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Ask Tufts Experts October 2014 Issue

Q. I read about a study that found individuals with a high intake of vitamin E had a lower risk of developing Alzheimer’s disease. I have been taking 1,000 IU daily. Now I read in your newsletter (June 2014) that men taking vitamin E supplements were more likely to get prostate cancer. What should I do?

A. One recent study did show a small benefit for vitamin E supplementation in slowing the progression of patients who already had mild or moderate Alzheimer’s (see the April 2014 newsletter). But that’s not the case for preventing Alzheimer’s. Tammy Scott, PhD, a scientist at Tufts’ HNRCA Nutrition and Neurocognition Laboratory, says, “Results from previous studies of vitamin E supplementation in healthy adults did not show a benefit to cognitive function or a reduction of cognitive decline.”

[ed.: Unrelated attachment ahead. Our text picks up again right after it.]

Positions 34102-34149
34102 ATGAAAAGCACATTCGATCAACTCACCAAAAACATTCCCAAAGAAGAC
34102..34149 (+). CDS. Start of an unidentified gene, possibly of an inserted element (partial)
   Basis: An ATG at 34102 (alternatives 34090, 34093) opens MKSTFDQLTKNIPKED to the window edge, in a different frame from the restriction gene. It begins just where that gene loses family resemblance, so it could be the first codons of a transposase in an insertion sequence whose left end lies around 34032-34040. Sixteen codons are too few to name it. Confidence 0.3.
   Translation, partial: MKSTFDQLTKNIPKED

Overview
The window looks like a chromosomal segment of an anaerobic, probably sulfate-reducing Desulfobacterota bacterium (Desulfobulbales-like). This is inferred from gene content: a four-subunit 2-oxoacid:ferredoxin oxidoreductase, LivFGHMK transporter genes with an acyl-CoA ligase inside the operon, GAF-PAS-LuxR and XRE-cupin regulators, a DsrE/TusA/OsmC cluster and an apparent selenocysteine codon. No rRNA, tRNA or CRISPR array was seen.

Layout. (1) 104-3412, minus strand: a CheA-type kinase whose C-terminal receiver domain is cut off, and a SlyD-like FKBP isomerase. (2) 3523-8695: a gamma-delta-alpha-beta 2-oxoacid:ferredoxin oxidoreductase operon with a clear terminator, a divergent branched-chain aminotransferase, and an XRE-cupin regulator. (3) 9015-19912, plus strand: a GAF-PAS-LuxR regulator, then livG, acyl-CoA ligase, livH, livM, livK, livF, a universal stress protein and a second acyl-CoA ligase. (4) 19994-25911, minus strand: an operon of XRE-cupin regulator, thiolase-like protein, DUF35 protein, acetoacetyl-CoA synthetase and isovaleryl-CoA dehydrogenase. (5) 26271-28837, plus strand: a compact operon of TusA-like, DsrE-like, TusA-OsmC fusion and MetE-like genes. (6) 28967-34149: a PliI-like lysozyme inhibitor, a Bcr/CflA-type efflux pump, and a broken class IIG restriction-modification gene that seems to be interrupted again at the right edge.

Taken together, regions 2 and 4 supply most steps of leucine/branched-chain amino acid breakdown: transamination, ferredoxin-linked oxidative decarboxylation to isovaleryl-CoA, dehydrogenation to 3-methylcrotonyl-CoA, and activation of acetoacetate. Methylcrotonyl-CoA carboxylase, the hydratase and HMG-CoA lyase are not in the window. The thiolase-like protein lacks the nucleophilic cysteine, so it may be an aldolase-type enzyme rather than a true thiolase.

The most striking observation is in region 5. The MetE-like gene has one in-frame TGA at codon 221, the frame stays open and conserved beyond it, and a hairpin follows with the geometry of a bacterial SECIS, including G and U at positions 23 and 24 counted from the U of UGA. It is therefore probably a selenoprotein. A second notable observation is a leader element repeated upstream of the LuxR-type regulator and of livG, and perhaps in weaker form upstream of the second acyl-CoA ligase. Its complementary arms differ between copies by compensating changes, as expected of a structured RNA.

It’s true that two studies published in JAMA in 2002 found that high intake of vitamin E was associated with lower risk of developing Alzheimer’s. But both those studies saw a benefit only from dietary intake. One of the studies also looked at vitamin E supplementation and reported no significant association with Alzheimer’s risk.

According to the Office of Dietary Supplements of the National Institutes of Health (NIH), “So far, the research provides little evidence that taking vitamin E supplements can help healthy people or people with mild mental functioning problems to maintain brain health.”

Vitamin E deficiency is very rare in healthy people, so it’s unlikely you need supplements to insure adequate intake. Besides the possibility of increased prostate-cancer risk, the NIH warns that high-dose supplements of vitamin E might increase the risk of bleeding by reducing the blood’s ability to form clots after a cut or injury and of serious bleeding in the brain (hemorrhagic stroke).

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